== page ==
Dear President Juncker,
We, the Presidents of European industry associations, are writing to you in view of the upcoming College of Commissioners’ orientation debate on 13 January 2016 to warn you of the serious damage that granting Market Economy Status (MES) to China could cause to many EU industries and jobs.
AEGIS Europe brings together nearly 30 European associations representing a broad variety of industries including traditional and innovative manufacturing industries, consumer branches, SMEs and renewable energy sectors, accounting for more than €500 billion in annual turnover and millions of jobs across the EU.
Fair competition, prevention of unfair trade practices and a strong anti-dumping tool are essential to ensure a level playing field for our industries. As you know an effective anti-dumping system is vital to preserve fair trade conditions for EU’s competitiveness on the global market, especially considering the huge overcapacities accumulated by China in many sectors. Chinese producers are able to sell at extremely low prices due to massive State intervention and China’s aggressive export policy is not expected to stop especially now that it is being fed by domestic growth slowdown.
It is publically and widely understood that China is not a market economy and that it has not fulfilled all the criteria set by the EU, in compliance with WTO law, to be considered as such. China is an economy still predominantly governed by State intervention and planning and its exports are driven by Five Year Plans impacting practically every single factor of production. Therefore, Chinese distorted prices must not be used as a basis to determine the normal value in anti-dumping investigations.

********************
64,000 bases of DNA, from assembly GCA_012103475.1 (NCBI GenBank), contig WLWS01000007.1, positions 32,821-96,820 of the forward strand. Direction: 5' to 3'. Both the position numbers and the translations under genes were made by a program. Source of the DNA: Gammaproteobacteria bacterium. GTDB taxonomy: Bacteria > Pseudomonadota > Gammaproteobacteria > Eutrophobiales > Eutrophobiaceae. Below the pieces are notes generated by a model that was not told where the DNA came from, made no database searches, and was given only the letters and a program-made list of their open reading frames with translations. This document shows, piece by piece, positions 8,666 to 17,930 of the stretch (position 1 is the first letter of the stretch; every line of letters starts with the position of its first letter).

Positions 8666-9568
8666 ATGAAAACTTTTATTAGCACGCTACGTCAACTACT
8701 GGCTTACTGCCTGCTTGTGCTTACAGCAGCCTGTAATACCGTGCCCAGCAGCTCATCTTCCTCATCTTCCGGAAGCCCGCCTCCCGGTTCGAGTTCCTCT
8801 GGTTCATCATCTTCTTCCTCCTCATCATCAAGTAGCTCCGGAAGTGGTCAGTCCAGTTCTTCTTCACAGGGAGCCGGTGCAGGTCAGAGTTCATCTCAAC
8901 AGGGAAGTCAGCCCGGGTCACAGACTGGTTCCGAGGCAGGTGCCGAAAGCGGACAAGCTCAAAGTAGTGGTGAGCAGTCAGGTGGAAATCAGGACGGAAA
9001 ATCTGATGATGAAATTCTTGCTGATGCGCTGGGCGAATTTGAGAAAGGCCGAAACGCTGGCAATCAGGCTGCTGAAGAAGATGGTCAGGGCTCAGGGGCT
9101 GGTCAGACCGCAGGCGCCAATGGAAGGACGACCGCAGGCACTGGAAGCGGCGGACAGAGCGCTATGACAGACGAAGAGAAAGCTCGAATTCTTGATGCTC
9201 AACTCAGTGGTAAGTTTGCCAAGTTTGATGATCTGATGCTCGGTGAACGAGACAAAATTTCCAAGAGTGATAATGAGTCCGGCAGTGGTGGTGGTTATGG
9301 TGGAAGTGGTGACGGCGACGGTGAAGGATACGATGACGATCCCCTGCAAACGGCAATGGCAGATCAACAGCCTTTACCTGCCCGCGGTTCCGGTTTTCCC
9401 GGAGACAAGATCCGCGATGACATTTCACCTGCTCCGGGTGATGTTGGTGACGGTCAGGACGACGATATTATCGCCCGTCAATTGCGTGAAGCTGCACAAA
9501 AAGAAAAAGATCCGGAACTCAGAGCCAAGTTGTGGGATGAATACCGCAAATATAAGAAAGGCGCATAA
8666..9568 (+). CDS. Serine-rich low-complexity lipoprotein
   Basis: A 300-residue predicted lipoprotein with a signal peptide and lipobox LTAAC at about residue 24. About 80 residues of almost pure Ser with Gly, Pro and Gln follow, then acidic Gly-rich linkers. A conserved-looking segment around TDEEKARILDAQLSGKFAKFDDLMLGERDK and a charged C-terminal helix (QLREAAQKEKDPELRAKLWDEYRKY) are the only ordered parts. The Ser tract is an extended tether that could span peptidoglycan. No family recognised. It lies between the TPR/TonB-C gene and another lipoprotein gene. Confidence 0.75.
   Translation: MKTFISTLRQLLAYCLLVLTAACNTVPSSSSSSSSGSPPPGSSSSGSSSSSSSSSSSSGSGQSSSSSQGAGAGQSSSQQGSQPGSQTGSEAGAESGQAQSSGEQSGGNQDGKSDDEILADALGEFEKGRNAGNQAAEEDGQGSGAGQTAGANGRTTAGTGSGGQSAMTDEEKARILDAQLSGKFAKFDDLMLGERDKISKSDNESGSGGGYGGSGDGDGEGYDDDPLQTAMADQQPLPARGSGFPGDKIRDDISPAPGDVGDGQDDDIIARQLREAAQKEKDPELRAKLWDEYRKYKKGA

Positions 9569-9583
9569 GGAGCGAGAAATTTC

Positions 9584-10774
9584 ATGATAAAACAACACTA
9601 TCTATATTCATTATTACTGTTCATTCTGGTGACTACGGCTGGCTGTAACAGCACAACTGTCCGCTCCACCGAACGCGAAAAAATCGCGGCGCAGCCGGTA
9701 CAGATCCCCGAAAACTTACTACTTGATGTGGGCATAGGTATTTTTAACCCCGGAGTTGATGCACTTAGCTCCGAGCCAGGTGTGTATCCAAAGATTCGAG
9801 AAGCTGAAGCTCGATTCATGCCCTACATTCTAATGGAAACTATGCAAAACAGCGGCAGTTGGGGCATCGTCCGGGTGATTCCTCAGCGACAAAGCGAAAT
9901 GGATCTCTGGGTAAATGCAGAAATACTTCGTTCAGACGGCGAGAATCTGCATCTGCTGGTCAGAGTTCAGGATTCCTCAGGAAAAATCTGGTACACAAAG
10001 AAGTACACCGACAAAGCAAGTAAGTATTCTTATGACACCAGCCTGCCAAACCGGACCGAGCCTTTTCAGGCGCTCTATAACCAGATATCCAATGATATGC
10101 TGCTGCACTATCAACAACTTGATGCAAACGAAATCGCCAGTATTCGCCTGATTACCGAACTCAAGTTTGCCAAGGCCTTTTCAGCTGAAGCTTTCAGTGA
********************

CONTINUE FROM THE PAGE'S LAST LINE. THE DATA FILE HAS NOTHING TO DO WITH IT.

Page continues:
Furthermore, we wish to reiterate that there is no "automaticity" in the granting of Market Economy Status to China in 2016. On the basis of the remaining provisions of Section 15 of China’s WTO Accession Protocol there is no clear-cut obligation for the EU to swiftly recognise such a status. Even after 2016, China will still need to demonstrate that it meets the criteria set by the EU for obtaining MES.
In addition, any unilateral EU decision to grant MES is irreversible and would have severe consequences for EU growth and employment. The risk of adopting a methodology using local Chinese prices and costs could result in a loss of 300,000 direct EU jobs linked to the products covered by anti-dumping measures, affecting hundreds of thousands and potentially millions of indirect jobs. Moreover, given that the existence of a strong anti-dumping instrument is a clear deterrent against dumping, granting MES may lead to increased dumping, putting additional sectors not currently covered by anti-dumping measures at severe risk of job losses.
In view of this very complex and sensitive issue, it is imperative that any decision on this matter is based on a carefully thought out and, above all, transparent decision making process and that the EU coordinates with its major trading partners. Therefore, before any decision is taken by the College we would greatly appreciate if the Commission could: